The Frenchman is away for the next two weeks, which means I’m puttering around the house after work, staying up way later than I should, both thrilled by the quiet, atypical aloneness, and simultaneously dreading it. I tell myself that I’ll use the luxurious, stretching evening-time to get extra work done, but this plan usually devolves into Netflix-watching pretty quickly.

We spent this past weekend in Phoenicia, NY for the wedding of good friends. Have you been? It’s lovely, quite literally nestled in the Catskill Mountains, with a few-blocks-long main street and a creek running through it. I woke up early both mornings, thanks to the jet lag I try to keep going as long as possible, and it was the need for sweaters–more than the multitudinous appearance of apples and grapes at the market–that finally made me realize that fall is on its way.

For now though, this in-between time means that I can still eat reckless quantities of peaches and tomatoes, but also that the subway platform doesn’t feel like a sauna sponsored by Hades. It means that, while I’m still hanging on to summer produce, I’m transitioning from raw preparations to heat coaxed ones: folding slumping fruit into cakes, baking zucchini with rice and cheese, simmering fresh beans until soft and soupy. And making these tomatoes.

herbs Stuffed Tomatoes

Stuffed Tomatoes Stuffed Tomatoes

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Grilled Pizza

heirloom tomatoesgrilled pizza mise en place

In the summertime, when the Frenchman and I (sporadically) have access to a grill, we often grill pizza. It’s especially good for feeding a crowd: it’s pleasing to every palate, can be adjusted for special diets, involves just the right amount of group participation, and makes a great breakfast the next morning. All the ingredients (dough and toppings) are prepared ahead of time, which makes it easy to pull off outdoors, or in a kitchen not your own. I usually choose toppings based on what’s in season at the moment.

Two general rules: You can load pizza made on the grill a little more heavily than pizza made in an oven. Also, you’ll want all toppings to be pre-cooked or pre-prepared, since once on the pizza they’ll cook for just a few minutes–basically, only long enough for the cheese to melt.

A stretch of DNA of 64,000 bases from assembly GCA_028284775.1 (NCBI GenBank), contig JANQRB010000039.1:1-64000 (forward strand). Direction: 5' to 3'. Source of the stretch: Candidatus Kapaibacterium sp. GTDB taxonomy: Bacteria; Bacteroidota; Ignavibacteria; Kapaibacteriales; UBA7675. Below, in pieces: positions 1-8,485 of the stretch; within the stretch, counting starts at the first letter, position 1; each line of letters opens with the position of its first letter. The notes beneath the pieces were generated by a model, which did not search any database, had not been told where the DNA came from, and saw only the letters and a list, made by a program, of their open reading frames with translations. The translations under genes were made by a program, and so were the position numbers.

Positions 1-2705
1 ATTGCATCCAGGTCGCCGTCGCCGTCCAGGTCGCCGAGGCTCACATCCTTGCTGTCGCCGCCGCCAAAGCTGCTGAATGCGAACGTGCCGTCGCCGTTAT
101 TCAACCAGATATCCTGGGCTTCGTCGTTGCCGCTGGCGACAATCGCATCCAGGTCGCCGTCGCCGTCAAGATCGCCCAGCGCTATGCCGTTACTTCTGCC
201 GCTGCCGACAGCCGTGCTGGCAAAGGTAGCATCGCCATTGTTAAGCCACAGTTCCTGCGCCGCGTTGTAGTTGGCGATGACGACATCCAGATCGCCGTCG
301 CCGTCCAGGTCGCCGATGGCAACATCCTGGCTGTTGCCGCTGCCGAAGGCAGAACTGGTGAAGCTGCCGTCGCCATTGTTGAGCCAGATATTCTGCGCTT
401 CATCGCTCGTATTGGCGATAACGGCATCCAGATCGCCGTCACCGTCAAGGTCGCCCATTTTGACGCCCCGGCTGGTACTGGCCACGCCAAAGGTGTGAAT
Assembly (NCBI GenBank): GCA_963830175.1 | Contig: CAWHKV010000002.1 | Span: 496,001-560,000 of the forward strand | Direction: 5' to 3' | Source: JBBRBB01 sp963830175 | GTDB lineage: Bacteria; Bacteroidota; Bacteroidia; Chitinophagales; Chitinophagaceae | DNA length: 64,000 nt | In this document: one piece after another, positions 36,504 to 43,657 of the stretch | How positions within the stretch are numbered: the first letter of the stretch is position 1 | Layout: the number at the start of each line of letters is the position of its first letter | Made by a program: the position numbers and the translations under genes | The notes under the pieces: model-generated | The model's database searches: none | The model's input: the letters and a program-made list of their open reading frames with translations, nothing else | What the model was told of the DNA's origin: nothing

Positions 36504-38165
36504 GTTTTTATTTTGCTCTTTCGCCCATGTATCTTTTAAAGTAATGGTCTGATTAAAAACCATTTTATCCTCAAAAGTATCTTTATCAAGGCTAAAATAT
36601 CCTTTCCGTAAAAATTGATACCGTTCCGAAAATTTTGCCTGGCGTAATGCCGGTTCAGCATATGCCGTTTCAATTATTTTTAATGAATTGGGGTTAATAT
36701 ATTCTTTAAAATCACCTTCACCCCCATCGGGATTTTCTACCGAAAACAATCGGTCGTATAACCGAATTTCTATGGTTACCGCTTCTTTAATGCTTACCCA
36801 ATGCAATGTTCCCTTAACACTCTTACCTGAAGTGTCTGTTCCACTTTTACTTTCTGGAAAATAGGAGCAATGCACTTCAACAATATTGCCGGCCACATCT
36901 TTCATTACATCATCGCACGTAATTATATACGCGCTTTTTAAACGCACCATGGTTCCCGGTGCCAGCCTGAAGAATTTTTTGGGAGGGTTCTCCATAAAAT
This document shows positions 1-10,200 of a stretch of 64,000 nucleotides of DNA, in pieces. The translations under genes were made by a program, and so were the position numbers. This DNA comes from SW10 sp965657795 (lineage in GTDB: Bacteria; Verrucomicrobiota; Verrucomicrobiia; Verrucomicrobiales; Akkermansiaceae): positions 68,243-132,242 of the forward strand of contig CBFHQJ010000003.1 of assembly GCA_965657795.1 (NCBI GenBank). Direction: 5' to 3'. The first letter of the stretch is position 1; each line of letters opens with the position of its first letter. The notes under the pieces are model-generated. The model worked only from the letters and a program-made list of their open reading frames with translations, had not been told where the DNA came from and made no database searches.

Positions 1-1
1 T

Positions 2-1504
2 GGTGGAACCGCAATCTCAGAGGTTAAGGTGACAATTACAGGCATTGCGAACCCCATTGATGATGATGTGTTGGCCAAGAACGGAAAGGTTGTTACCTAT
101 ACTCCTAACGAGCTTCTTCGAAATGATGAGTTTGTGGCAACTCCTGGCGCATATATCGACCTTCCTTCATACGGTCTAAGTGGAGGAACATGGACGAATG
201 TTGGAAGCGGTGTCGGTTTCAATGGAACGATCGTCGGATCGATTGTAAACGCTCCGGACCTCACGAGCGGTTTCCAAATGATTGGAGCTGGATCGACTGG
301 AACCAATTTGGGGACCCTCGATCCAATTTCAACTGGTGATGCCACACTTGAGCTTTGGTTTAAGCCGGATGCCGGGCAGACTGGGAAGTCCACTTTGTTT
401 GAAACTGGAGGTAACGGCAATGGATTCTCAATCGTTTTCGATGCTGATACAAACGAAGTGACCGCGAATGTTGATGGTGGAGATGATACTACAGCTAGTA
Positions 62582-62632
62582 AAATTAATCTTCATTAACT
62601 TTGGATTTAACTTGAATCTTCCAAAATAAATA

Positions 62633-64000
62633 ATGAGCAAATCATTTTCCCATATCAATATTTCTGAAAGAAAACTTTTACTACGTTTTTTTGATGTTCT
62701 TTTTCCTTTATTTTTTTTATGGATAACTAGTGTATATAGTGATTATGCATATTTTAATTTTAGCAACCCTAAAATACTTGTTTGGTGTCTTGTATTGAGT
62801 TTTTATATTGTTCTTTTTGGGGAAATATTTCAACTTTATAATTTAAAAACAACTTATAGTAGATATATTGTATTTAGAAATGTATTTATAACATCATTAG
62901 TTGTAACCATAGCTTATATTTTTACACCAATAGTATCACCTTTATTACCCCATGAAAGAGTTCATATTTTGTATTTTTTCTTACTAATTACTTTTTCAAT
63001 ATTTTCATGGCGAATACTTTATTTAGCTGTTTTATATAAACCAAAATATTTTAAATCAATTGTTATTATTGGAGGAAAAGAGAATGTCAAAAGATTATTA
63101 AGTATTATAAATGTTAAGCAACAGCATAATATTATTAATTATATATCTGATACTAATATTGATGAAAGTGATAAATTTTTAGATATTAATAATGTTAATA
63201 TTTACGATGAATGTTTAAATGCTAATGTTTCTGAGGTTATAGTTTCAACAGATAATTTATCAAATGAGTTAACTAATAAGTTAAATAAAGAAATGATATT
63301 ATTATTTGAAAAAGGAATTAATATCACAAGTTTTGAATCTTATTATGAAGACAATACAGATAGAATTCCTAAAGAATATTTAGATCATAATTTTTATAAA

how to stretch pizza dough

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Green-Garlic Farro Salad with Marinated Zucchini and Herbs

We’ve been traveling quite a bit, but whenever I’m in the kitchen lately, all I want is summer fruits and vegetables done simply. I grate tomatoes into pan-con-tomate pulp, add a glug of good olive oil, sherry vinegar and sea salt–it’s wonderful as it is, or spooned over grilled fish. I grill olive oil-ed asparagus and lemons together–and sauce the charred spears with the deep, grilled juice. Cut corn from the cob and fold it, raw, into every pasta/grain/salad that crosses your path.

There is certain summer produce that, once it comes into season, I cook and eat compulsively until it disappears from the market. Green garlic–the immature garlic bulb that isn’t yet papery on the outside–is one example. I use a mandolin to thinly slice the bulb whole, and then saute as I would with minced garlic cloves. Zucchini is another example. This year I’ve discovered the fresh joy of raw zucchini: marinate zucchini coins/ribbons/”spaghetti” with salt, lemon juice and good olive oil until the zucchini goes wilty and soft. That’s it.

In this salad, both treatments get elevated. I love grain-and-vegetable salads for summer: they’re happy in the fridge for many days, they serve a crowd and they’re great for picnics/cook-outs/travel.

green garlic Green-Garlic Farro Salad with Marinated Zucchini and Herbs

Green-Garlic Farro Salad with Marinated Zucchini and Herbs

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Wedding Bucatini with Peas, Spinach and Herb Ricotta + A Tieks Giveaway

I doubt this will surprise anyone, but–I cared a lot about the food we served at the wedding. I wanted our guests to enjoy a truly delicious meal–not an easy task when catering to 150 people at once! I also wanted to showcase the season, at the expense of established “wedding food” favorites.